Artifacts finally back home
Tuesday, 26 February 2008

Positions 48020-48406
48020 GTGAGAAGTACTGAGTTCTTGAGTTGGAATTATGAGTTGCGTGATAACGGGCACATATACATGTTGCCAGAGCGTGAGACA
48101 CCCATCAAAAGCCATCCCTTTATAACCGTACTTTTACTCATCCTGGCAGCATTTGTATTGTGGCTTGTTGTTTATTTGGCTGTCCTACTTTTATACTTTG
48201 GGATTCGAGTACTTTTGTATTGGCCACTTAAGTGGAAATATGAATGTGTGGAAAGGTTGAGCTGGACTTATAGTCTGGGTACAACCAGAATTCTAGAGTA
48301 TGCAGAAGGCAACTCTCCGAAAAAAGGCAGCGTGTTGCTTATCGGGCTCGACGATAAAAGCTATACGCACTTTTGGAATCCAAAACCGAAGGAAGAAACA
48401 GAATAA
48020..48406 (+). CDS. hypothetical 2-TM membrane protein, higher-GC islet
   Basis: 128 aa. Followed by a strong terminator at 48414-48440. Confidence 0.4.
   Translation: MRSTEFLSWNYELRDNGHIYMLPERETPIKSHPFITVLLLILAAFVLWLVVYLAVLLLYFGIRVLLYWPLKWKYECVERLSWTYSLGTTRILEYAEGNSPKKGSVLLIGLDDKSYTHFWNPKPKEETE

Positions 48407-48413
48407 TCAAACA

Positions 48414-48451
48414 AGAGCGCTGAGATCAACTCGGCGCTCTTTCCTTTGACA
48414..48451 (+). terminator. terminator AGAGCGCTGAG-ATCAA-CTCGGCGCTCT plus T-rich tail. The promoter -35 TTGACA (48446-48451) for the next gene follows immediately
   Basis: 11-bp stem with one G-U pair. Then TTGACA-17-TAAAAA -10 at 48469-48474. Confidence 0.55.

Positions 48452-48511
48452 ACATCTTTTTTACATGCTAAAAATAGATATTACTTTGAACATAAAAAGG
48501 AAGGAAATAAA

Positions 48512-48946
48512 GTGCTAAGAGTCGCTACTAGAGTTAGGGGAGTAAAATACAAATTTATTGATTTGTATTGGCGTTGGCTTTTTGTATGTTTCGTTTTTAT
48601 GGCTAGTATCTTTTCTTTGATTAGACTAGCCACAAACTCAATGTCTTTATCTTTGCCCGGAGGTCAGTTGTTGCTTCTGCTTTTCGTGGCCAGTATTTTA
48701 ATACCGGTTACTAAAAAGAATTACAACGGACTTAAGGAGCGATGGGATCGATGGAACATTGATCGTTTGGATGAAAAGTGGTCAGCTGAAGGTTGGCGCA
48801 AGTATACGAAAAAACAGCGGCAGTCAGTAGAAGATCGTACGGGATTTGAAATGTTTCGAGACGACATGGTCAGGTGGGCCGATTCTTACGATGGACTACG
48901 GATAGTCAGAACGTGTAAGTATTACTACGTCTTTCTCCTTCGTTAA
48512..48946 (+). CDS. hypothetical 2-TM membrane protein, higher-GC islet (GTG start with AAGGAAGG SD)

The government, which showed overweening arrogance earlier by not heeding the country-wide outcry against the misadventure, finally had to eat humble pie. At any rate, we would commend the government for belatedly realising its mistake and making an effort to limit the damage. We also appreciate the statement by the cultural adviser that if need be the artefacts would be got examined by foreign experts to make sure that they have not been counterfeited. Yet we cannot say that all has ended well. Two priceless terracotta images of Lord Vishnu were stolen from the Dhaka airport and have reportedly been destroyed inflicting an irreparable loss to the country. The less-than-complete restitution of the museum pieces may be reassuring but the episode has left a bad taste in the mouth. The country's friendly relations with the government of France have also been greatly strained. Although the loss is irretrievable the country may take consolation from the fact that the worst possibilities have been averted. The government has had to pay the price of its insensitivity to public opinion, which included the opinion of relevant experts. The losses cannot be called fortuitous or unforeseeable; the government defiantly walked into the shifting sands when all the cautionary signals had been hoisted. This is another instance that proves that prolonged rule by a non-elected regime has serious negative consequences, as such government never hesitate to take decisions which are contrary to the will of the people. In this case, the government flouted public opinion even though it apparently had nothing to gain by ministering to the demands of Guimet Museum and French authorities. rchaeological relics are prime targets of all varieties of thieves and racketeers and our country must take all out precautions to guard its treasures. Security around these relics should be tightened. After the theft of the two terracotta images a probe committee was formed, nine persons were held and 21 were interrogated. Yet, we do not know what happened afterwards.

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